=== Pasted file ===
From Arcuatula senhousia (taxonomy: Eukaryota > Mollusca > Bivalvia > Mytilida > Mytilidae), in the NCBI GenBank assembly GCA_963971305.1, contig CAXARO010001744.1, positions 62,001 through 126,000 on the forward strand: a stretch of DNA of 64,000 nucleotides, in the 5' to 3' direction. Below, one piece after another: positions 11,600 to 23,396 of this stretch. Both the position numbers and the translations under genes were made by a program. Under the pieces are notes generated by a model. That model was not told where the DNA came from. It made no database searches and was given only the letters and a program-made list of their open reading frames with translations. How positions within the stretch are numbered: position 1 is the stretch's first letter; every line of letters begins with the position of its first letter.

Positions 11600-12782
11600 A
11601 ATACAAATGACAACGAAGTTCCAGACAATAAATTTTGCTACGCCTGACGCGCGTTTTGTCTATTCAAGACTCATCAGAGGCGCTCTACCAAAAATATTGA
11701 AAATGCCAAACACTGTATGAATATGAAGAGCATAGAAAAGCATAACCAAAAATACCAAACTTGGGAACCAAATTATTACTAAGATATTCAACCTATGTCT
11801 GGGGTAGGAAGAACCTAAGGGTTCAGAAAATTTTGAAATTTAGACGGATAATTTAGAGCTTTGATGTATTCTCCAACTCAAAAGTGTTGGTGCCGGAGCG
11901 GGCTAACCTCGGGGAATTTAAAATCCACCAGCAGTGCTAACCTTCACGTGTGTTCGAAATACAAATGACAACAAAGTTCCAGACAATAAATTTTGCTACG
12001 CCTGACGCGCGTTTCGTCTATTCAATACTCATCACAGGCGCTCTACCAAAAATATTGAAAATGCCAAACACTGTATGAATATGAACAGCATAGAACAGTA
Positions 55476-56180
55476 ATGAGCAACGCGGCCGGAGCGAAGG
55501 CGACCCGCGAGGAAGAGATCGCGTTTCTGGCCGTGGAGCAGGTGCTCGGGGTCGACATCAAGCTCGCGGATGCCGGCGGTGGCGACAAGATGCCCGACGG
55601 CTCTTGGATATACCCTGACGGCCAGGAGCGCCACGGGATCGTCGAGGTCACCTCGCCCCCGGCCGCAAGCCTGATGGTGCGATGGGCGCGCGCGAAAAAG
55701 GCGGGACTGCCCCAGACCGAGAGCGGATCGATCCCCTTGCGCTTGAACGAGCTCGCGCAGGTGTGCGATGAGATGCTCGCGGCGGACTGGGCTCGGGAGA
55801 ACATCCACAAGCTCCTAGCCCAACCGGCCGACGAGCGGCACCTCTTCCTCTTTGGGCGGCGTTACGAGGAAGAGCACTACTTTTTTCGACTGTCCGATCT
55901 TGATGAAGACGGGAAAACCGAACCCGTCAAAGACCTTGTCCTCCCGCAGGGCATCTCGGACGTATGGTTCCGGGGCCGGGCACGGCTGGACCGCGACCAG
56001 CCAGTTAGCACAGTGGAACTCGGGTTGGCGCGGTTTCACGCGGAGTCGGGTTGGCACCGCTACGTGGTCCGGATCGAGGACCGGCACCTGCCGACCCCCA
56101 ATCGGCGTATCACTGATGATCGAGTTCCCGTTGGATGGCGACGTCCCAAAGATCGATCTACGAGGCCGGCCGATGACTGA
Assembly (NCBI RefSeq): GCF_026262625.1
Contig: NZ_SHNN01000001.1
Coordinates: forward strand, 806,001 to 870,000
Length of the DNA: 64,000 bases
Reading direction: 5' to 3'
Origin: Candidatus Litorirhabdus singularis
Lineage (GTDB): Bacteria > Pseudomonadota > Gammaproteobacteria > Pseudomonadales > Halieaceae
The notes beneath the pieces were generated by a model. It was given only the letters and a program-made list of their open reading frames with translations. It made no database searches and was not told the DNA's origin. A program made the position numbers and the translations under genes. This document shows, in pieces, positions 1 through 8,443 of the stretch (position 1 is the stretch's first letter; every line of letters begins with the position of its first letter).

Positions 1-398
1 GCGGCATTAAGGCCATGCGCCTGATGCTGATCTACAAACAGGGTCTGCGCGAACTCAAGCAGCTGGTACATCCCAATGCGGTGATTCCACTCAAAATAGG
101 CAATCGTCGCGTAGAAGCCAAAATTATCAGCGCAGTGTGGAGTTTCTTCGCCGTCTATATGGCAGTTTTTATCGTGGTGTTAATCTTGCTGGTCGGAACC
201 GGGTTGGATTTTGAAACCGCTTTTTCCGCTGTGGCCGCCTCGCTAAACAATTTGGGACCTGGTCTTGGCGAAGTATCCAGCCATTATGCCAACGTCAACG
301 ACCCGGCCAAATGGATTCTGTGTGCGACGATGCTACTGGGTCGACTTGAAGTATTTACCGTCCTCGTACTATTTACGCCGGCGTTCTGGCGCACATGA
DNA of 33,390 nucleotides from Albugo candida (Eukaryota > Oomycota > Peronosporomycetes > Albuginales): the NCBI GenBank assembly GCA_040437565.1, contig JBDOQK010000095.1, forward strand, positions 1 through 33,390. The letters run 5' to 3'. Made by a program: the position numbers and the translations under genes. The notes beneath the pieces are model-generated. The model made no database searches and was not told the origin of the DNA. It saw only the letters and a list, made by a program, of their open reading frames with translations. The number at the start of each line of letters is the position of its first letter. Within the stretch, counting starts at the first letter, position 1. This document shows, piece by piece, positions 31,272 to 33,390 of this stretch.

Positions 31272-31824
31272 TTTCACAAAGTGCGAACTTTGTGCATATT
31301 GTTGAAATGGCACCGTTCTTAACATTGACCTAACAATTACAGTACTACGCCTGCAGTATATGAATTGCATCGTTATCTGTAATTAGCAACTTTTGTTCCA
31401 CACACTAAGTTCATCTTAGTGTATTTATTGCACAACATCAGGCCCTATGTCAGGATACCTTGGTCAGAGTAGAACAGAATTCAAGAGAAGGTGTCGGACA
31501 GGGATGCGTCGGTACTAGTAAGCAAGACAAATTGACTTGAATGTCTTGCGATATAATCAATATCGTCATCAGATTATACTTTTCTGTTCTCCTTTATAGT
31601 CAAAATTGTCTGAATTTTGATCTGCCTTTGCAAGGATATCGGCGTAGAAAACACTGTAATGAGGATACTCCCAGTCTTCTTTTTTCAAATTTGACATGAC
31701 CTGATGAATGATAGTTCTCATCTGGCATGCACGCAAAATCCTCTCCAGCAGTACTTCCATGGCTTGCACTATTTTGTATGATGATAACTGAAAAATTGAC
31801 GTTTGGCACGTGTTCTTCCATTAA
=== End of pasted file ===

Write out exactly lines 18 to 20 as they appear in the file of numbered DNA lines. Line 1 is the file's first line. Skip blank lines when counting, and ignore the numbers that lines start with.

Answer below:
Assembly (NCBI RefSeq): GCF_026262625.1
Contig: NZ_SHNN01000001.1
Coordinates: forward strand, 806,001 to 870,000